Sunday, January 28, 2018

Paxos derived

Lamport's fault-intolerant state machine replication algorithm

In 1978, Lamport published his classic "Time, Clocks, and the Ordering of Events in a Distributed System". As an application of logical clocks, he presented a distributed replicated state machine algorithm (and then he instantiated that algorithm to solve mutual exclusion as an example). Lamport complains that no one seemed to be aware of the distributed replicated state machine algorithm introduced in the paper:
"This is my most often cited paper. Many computer scientists claim to have read it. But I have rarely encountered anyone who was aware that the paper said anything about state machines. People seem to think that it is about either the causality relation on events in a distributed system, or the distributed mutual exclusion problem. People have insisted that there is nothing about state machines in the paper. I’ve even had to go back and reread it to convince myself that I really did remember what I had written."
I had talked about this distributed replicated state machine algorithm earlier. This algorithm is decentralized to a defect. It is not even tolerant to a single node failure. It assumes failure-free nodes.

The idea of the algorithm is as follows: In order to ensure that processes do not have different views of the order of updates, logical clocks is used to impose a total ordering on the updates. Each process keeps as part of its state the following: copy of the state, logical clock, queue of "modify requests" (with their logical time stamps), list of "known-times", one for every other process. Each process executes an update request on its copy of the state in increasing order of timestamps. For safety, all "known times" from other processes should be later than the time of the request.

The algorithm works as follows:
  1. Push your request in your own queue (timestamped with your logical clock)
  2. Broadcast your request to every node timestamp included.
  3. Wait for replies from all other nodes.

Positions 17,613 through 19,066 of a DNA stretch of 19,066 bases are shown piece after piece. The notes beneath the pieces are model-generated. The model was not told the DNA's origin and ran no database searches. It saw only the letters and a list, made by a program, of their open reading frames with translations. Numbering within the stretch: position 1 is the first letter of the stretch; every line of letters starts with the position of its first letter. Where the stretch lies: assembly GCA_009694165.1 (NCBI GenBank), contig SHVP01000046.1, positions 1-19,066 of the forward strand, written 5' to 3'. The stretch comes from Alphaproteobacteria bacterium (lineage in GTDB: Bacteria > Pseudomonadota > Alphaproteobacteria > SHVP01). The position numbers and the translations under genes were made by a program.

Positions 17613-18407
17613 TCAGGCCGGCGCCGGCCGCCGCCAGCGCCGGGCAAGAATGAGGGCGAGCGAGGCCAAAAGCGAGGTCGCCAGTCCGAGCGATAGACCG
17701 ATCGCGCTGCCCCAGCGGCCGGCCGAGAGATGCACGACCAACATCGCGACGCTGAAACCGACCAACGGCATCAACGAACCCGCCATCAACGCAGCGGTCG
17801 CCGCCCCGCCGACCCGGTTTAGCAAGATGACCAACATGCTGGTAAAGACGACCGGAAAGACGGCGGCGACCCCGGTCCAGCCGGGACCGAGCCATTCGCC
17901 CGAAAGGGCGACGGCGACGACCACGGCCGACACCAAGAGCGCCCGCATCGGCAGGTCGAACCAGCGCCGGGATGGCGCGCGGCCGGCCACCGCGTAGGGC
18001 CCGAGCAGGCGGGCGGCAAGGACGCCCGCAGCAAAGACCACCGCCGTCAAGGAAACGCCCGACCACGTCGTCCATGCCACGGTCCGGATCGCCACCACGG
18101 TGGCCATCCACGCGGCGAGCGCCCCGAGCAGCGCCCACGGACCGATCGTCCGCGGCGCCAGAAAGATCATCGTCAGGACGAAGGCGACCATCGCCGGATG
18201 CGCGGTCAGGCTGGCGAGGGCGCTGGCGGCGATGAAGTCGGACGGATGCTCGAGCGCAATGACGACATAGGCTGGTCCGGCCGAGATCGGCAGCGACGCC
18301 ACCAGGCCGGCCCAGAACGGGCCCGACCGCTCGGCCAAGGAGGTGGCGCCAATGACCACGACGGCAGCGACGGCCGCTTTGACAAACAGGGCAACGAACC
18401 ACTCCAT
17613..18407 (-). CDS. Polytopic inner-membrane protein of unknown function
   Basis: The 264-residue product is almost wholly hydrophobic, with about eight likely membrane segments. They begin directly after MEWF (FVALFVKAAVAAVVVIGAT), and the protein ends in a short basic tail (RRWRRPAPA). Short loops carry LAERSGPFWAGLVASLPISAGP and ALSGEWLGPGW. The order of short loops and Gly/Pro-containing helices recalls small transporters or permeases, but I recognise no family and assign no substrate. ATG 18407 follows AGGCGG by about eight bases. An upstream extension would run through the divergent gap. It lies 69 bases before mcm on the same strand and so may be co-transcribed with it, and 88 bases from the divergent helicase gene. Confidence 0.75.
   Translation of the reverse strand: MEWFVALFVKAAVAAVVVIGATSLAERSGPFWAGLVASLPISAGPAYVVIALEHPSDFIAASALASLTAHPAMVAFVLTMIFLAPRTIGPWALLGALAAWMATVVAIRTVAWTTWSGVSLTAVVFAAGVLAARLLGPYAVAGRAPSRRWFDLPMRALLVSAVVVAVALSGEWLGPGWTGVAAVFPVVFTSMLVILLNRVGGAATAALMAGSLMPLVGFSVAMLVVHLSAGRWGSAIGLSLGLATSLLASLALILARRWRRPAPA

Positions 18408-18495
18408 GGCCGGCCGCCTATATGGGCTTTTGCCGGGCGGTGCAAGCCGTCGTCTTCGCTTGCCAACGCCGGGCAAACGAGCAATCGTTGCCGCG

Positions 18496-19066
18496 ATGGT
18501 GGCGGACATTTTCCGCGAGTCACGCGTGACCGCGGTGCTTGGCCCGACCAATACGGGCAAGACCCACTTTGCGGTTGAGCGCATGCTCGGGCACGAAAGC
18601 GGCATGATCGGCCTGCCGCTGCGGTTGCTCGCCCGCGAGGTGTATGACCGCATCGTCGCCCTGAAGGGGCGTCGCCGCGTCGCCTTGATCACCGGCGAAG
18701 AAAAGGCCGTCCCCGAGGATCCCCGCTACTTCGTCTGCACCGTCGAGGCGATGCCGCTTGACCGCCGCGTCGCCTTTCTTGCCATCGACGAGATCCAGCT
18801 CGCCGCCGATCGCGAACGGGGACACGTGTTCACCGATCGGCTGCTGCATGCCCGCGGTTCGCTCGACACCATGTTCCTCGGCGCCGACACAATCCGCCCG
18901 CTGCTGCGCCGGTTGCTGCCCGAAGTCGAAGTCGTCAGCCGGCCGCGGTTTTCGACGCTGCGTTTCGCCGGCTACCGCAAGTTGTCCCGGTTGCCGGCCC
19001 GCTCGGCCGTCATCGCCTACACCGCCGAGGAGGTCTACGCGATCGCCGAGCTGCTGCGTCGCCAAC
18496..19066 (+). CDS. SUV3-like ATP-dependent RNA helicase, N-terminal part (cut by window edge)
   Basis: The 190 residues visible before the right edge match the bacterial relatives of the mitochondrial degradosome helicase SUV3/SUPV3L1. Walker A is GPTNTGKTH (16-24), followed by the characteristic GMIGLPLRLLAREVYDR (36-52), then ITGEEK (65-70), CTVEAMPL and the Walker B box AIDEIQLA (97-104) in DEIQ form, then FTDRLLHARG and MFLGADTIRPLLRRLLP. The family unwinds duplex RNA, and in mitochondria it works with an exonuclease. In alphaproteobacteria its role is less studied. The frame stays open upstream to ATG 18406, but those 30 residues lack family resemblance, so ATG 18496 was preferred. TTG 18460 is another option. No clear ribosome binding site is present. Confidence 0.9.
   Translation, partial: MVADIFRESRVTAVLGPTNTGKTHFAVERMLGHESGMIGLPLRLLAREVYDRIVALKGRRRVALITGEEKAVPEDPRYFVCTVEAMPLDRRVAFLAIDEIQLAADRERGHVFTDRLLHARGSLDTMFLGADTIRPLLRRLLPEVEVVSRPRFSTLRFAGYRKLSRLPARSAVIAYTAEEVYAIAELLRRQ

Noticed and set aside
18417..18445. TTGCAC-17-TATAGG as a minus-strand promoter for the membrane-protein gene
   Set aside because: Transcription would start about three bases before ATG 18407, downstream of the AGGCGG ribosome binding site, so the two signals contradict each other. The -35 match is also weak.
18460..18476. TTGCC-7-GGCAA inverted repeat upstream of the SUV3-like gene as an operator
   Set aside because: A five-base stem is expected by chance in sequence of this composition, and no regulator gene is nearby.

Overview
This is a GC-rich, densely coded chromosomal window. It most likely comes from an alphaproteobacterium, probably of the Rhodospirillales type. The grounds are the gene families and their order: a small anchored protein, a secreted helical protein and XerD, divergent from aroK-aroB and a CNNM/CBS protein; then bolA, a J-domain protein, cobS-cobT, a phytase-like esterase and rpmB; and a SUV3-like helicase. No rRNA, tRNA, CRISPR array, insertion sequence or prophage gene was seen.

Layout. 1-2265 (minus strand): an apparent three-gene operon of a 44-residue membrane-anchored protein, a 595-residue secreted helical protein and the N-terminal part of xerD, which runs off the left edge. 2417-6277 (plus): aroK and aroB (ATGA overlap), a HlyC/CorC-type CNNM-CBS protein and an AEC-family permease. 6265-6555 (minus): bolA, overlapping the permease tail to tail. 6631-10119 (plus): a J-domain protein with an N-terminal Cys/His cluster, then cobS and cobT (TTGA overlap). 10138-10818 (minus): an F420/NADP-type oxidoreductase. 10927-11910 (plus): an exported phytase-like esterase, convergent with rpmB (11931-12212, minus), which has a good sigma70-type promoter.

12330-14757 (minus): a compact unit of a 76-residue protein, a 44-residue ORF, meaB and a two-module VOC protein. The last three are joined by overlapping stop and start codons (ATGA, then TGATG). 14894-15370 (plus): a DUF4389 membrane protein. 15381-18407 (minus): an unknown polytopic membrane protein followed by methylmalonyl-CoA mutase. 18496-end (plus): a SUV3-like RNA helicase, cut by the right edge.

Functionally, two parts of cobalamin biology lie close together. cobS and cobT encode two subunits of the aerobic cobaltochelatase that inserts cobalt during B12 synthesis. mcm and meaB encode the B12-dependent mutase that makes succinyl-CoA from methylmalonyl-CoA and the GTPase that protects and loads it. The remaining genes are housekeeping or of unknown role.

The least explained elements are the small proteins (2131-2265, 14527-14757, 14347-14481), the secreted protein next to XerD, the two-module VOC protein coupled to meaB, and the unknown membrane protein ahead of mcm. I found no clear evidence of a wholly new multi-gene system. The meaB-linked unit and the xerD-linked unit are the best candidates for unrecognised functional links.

4. If your request is now at the head of your queue and the known-times for other processes is ahead of its request timestamp (known-times is updated as processes send replies to the update request), enter critical section (where update to the state is done).
  5. Upon exiting the critical section, remove your request from the queue and send a release message to every process.

A fault-intolerant version of Paxos

I recently realized that the algorithm above (from the 1978 paper) constitutes a fault-intolerant instance of Paxos!

This occurred to me after thinking about it in the context of flexible quorums result. The flexible quorums idea (2016) states that we can weaken Paxos’ "all quorums should intersect" assertion to instead "only quorums from different phases should intersect". That is, majority quorums are not necessary for Paxos, provided that phase-1 quorums (Q1) intersect with phase-2 quorums (Q2).

This result allows trading off Q1 and Q2 sizes to improve performance (to the detriment of fault-tolerance)  Assuming failures and resulting leader changes are rare, phase-2 (where the leader tells the acceptors to decide values) is run more often than phase-1 (where a new leader is elected). Thus it is possible to improve performance of Paxos by reducing the size of Q2 at the expense of making the infrequently used Q1 larger. For example in a system of 10 acceptors, we can safely allow any set of only 3 acceptors to participate in Phase2, provided that we require 8 acceptors to participate for Phase1.  Note that the majority quorums (Q1=Q2=6) would be able to mask upto 5 node failures (f=5), whereas the Q1=8 configuration can only with stand upto 2 node failures (f=2) as it needs 8 nodes to be able to perform phase-1 if needed.